Optimizing Internal Pages
Though you want to have a good ranking for your homepage, optimizing internal pages is of paramount importance. Take a look at some of the comments on this here blog. Commenters will leave different web addresses each time through. So each comment will link to a different page within the site – increasing the page rank (and traffic) for individual pages, which can help the PR overall. It’s good trick and I recommend it. One of the great advantages of blogging is it increases the likelihood for linking to internal pages, rather than just the homepage.
One of the ways to avoid problems with Google is to optimize different pages at the same time. For example, Google doesn’t like when you get a barrage of links all at once. It could be tagged as a spam site or link farm. However, if you mix it up by adding your homepage to site directories and link to internal pages via comments, forums, email marketing campaigns, and other media, this will appear as a more organic linking system.
Landing Pages and Lead Generation
On that front, you should most definitely link to internal landing pages in email marketing and newsletter campaigns. One of the reasons for creating a lead generation system is to obtain email addresses of potential customers – if not customers, then at least linking partners. This is yet another great reason for starting a blog. Every time a person comments, he or she will need to enter an email address. That’s how it works on the SEOHosting blog. This, in turn, is a lead that can be contacted later. You should also provide a sign-up form for a newsletter or possible discounts (highly recommended to reel them in).
No, that’s not going to provide thousands of leads all at once, but it’s a start. You may need to pay for a lead generation service as well. OK, back to landing pages. When you’re contacting those leads via email or a newsletter, you should link to internal pages, rather than just the main page of the site. This will increase click-throughs, as people will be more likely to click to the homepage. The more time a person spends on the site, the more likely he or she will make a purchase. In addition, this creates a potential linking opportunity if that lead is also a site owner who will then link to your internal content.
Most often, a newsletter will be housed on the site itself, with a note in an email stating, “Click here to read the rest,” or some such, which will then take people to the rest of the article – which means that your first paragraph must be pretty gripping. Rather than having that content lost to the winds of un-optimizable email, you should house that content on the site.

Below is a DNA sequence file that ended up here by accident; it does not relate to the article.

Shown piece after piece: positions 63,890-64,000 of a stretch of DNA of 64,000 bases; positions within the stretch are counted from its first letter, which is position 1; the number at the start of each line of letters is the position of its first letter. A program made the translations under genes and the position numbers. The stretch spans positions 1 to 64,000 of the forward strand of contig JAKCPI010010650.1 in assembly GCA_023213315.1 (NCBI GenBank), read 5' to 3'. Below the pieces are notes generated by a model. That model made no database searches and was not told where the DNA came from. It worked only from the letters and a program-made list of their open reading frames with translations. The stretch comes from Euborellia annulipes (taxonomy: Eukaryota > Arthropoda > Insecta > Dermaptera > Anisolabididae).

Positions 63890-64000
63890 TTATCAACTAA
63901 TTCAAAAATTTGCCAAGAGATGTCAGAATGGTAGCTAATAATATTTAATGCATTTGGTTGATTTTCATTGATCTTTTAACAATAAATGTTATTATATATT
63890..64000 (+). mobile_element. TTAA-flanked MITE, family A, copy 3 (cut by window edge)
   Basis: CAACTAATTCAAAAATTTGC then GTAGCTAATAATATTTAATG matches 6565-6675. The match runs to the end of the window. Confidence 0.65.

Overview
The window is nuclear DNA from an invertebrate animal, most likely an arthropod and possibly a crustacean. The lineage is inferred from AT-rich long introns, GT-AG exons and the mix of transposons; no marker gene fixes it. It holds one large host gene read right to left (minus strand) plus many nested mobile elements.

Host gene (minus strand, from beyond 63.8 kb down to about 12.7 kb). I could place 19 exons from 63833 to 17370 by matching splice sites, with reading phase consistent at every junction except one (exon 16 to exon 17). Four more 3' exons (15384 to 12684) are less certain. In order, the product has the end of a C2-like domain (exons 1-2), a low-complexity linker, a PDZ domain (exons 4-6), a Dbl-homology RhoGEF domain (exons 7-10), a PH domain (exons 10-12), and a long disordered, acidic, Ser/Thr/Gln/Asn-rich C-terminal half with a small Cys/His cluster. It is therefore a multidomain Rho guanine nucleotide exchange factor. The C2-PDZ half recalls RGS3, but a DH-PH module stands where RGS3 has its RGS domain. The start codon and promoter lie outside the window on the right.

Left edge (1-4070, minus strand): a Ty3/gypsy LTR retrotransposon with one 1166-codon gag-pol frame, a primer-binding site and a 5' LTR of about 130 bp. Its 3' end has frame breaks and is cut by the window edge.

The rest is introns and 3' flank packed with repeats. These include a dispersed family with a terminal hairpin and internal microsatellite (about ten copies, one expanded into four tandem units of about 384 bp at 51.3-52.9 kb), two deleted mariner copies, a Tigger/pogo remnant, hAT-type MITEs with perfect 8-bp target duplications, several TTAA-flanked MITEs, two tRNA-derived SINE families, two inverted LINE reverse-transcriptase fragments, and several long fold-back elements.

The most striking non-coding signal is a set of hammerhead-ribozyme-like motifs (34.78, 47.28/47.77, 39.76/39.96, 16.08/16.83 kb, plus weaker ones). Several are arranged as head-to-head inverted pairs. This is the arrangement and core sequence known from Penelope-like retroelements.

Branding a Landing Page
Whenever a person comes to an internal page, the surfer should understand exactly the purpose of the page. Too often, search engine optimization revolves around how to get a high listing in Google, rather than optimizing for actual human visitors. An internal landing page could run the risk of being confusing if it is not well-branded. There should be a large headline showing what the page covers. A simple and visible link to a sign-up form or shopping cart should always be present. One of the uses of email marketing campaign is testing out which landing page layout leads to the most conversions. No one should have to search for a buy-now button, or even info on the site’s core purpose. It should go without saying also that your internal landing page follows that same basic graphic framework as the homepage.
Optimizing the Homepage
Because you’re going to be housing other content within the many pages of the site, there’s no reason to over-optimize the homepage. While it’s important to include the most important keyphrases on your homepage, you don’t want to run into the territory of keyword-jamming. This could have the result of causing your many internal landing pages to rank lower. Really, though it’s called a homepage and it’s a central hub, it’s very likely that people will come to the site via an internal page. I mean, that’s the idea: to be ranking high throughout the site, not just the homepage. So don’t put all your optimization emphasis on the homepage. Of course, your homepage should be strong, because a lot of links will come here directly, but don’t concentrate on the homepage at the exclusion of improving content and branding on internal pages.
Needless to say, however, your homepage needs to be well-organized. All that content you have housed within the site needs to be easily accessible, inspiring a whole lotta click-throughs. If people do land on the index page, they need to know immediately how they can use the site. By grouping article pages together, you can then use the headings to pinpoint the most important keyphrases. So, for example, a credit card site could have a site heading called “Credit Card Deals” with a list of articles beneath about cheap credit cards. That’s something you’ll have to play around with – determining the most important keyphrases and then using those to organize and optimize your homepage.
What it comes down to is this: every page on the site is a landing page so every page should be optimized separately. Don’t optimize a homepage at the exclusion of everything else on the site.